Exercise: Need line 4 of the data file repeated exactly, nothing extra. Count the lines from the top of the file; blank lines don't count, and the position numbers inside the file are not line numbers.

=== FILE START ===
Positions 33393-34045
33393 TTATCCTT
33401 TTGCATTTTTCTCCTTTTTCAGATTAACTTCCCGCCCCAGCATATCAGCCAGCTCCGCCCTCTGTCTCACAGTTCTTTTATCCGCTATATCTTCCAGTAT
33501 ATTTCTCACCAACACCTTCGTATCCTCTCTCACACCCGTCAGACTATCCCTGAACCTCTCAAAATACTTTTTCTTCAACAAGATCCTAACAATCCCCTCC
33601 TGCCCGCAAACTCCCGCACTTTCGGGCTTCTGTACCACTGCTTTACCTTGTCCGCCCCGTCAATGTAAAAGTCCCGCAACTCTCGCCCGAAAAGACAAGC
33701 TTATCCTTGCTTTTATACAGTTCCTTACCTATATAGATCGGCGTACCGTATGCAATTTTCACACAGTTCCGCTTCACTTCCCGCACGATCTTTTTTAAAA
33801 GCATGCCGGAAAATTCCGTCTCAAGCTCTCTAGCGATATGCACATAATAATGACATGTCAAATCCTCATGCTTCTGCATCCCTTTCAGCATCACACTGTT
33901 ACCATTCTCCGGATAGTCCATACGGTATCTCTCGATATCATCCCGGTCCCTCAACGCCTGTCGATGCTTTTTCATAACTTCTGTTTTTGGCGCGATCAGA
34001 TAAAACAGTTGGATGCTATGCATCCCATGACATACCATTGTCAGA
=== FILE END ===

33501 ATTTCTCACCAACACCTTCGTATCCTCTCTCACACCCGTCAGACTATCCCTGAACCTCTCAAAATACTTTTTCTTCAACAAGATCCTAACAATCCCCTCC